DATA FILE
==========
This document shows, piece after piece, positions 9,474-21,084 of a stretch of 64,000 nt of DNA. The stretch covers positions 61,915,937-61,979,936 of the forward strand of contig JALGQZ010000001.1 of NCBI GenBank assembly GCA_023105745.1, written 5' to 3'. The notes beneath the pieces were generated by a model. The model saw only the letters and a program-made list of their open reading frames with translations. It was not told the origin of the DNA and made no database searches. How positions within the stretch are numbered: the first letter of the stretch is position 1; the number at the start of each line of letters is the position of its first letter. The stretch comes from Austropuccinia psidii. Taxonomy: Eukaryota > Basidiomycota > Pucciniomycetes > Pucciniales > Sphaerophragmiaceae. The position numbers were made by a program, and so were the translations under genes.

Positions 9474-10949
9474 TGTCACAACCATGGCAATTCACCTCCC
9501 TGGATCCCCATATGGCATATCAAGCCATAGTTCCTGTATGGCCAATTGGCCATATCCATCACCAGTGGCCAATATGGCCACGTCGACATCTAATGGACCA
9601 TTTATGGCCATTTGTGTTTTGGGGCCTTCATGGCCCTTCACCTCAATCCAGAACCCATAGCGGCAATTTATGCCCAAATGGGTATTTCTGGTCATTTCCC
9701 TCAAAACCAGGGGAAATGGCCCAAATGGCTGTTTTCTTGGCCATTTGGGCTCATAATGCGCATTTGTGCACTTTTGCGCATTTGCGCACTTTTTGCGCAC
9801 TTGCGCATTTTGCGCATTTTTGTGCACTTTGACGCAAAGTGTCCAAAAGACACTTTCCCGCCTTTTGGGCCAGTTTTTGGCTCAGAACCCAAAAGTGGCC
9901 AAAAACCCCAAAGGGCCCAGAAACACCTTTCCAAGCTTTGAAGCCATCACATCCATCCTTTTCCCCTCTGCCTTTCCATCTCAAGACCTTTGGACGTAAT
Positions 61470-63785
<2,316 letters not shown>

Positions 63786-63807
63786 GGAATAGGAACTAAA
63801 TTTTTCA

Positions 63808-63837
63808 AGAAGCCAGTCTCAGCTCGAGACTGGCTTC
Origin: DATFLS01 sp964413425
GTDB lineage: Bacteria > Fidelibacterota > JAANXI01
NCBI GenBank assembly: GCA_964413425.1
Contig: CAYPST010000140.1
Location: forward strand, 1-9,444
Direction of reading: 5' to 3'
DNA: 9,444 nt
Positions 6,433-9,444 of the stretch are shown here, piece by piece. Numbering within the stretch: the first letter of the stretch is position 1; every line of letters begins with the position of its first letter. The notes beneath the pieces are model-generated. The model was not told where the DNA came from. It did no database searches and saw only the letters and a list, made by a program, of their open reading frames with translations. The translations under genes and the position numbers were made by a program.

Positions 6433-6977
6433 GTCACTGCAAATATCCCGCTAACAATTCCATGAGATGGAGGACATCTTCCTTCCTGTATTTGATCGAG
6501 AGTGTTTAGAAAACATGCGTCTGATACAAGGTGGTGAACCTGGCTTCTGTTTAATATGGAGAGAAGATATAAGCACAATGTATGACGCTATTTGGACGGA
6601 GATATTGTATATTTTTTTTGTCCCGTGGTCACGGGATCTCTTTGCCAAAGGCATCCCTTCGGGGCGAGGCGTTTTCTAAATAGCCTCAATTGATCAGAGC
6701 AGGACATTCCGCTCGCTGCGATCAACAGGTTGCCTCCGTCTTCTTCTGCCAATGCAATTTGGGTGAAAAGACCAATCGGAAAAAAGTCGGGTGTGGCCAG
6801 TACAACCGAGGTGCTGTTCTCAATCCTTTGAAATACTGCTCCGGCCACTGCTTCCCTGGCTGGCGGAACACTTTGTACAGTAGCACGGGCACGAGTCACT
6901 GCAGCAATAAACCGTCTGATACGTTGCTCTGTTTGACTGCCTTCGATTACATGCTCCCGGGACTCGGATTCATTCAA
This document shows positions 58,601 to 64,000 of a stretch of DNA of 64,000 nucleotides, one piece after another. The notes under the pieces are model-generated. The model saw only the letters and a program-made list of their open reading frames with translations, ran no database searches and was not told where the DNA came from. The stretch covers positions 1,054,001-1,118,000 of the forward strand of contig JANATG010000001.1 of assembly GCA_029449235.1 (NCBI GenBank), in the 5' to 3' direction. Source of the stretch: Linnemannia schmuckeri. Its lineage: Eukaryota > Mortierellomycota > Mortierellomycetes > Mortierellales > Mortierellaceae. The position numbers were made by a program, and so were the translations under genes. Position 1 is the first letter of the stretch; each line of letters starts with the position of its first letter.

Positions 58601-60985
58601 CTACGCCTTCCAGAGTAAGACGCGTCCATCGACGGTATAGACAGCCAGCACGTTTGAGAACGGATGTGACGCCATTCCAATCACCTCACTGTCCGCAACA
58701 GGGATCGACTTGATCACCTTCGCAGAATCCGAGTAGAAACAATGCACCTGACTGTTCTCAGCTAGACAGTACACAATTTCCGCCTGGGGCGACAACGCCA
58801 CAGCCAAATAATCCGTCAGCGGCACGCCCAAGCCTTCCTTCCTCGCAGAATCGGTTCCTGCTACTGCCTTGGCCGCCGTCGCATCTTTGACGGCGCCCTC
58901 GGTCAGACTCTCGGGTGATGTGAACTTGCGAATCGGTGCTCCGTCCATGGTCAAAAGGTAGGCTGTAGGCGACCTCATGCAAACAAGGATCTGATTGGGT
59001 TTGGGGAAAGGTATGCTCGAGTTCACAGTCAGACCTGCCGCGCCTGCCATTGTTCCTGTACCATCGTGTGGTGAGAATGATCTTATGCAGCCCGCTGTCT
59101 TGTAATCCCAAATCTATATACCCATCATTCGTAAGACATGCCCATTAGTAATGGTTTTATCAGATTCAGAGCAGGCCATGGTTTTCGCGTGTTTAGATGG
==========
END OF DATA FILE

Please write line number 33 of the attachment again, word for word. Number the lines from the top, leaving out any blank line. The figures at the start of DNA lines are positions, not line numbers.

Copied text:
58601 CTACGCCTTCCAGAGTAAGACGCGTCCATCGACGGTATAGACAGCCAGCACGTTTGAGAACGGATGTGACGCCATTCCAATCACCTCACTGTCCGCAACA